Brain injury rehab service opens in the south

Going through the motions: Minister for Health and Wellbeing Stephen Wade is shown rehabilitation exercises.
Going through the motions: Minister for Health and Wellbeing Stephen Wade is shown rehabilitation exercises.

Southern Adelaide residents with brain injuries will now have access to a new rehab service which opened on Tuesday, July 9.

The service which is operated by Brain Injury SA in conjunction with the Flinders University will be undertaken at Flinders University's Onkaparinga Clinical Education Program on Alexander Kelly Drive.

The program which is titled Rewire was previously only available in the city, the opening of the new service will give patients access to a range of health professionals including speech pathologists, psychologists, physiotherapists and more.

Associate Professor Chris Brebner, Dean of Education at Flinders University's College of Nursing and health Sciences said the expansion of our BISA collaboration to the southern suburbs provides more opportunities to continue excellence in specialist services for people living with brain injury and neurological conditions.

"It also enhances the opportunities for exchanging knowledge and ideas between our University and the disability service sector, which will potentially support future research," he said.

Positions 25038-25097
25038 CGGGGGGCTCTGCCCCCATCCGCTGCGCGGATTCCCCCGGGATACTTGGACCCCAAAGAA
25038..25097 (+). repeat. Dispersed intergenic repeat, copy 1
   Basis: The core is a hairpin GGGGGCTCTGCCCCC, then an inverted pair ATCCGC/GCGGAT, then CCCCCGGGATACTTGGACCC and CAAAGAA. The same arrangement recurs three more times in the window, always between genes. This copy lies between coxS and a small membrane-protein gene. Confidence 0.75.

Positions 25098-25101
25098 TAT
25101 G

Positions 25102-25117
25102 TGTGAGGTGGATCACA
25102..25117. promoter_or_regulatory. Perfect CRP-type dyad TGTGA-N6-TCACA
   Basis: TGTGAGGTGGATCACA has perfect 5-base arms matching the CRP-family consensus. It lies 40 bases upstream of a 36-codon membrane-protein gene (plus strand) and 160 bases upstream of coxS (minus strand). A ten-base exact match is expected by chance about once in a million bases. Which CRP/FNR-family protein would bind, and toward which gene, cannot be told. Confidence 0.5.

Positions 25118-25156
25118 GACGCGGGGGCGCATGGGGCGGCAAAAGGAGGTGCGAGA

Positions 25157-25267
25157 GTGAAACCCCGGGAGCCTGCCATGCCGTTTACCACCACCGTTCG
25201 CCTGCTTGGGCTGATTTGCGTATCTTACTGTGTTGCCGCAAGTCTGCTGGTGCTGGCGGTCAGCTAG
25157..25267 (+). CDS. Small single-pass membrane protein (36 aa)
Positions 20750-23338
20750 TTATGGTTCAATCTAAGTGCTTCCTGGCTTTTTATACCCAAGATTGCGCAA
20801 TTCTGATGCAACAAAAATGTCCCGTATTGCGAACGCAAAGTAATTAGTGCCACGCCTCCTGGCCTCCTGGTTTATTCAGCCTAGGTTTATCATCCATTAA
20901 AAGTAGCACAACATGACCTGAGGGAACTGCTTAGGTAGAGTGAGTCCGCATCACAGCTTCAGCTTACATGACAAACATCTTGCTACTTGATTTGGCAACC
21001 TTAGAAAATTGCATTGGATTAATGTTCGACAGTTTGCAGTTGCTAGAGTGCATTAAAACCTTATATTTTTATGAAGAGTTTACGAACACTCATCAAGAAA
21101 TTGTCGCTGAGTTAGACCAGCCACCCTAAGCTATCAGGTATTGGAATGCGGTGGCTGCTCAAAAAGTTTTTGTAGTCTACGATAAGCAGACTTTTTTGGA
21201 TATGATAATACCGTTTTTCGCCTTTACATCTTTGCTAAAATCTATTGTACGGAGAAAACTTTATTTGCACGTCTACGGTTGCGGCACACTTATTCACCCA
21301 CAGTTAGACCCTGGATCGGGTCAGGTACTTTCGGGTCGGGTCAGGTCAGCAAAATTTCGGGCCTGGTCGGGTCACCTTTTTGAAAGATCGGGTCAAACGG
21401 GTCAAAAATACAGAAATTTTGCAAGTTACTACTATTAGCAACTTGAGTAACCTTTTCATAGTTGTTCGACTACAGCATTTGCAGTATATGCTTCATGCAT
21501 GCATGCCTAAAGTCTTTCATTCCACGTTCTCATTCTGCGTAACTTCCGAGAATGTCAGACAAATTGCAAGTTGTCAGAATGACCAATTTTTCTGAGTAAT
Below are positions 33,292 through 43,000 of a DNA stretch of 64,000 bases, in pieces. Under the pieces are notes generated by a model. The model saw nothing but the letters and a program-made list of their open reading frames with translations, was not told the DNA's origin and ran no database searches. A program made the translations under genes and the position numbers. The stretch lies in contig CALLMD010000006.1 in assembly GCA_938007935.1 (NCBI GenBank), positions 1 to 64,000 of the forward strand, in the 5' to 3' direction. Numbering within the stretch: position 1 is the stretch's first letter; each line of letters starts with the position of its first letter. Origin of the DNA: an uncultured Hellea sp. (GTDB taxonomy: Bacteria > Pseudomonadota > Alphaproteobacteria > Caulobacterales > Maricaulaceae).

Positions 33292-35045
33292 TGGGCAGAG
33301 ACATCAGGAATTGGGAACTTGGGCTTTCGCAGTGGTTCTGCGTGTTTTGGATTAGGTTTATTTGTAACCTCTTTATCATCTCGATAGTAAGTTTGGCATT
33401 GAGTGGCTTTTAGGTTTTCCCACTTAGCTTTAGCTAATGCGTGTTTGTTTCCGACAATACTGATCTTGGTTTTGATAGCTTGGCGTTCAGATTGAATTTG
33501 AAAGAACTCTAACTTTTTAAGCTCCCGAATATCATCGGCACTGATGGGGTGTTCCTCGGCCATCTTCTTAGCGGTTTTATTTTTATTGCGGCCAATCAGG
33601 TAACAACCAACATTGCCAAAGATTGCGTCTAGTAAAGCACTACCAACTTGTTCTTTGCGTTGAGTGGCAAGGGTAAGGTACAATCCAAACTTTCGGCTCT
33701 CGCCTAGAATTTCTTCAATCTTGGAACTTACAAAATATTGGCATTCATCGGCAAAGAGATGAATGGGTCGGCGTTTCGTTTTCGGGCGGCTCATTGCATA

Acquired Brain Injury refers to the multiple disabilities that follow damage to the brain after birth, which result in deteriorated cognitive, physical, emotional or independent functioning. Causes include accidents, stroke, brain tumours, infection, poisoning and more.

Liz Forsyth, CEO of BISA said the understanding of how the brain can change and rewire is growing all the time. For example, previously it was thought that the adult brain was 'hard-wired' with limited capacity for change, but we now know this is not the case - however recovery does take time and the right inputs.

"The Rewire program uses evidence-based therapy techniques to drive neuroplastic change and demand is expanding under the NDIS, but it's vital these services are accessible. Getting to the city is often just not possible for people managing disability who also have family and other commitments."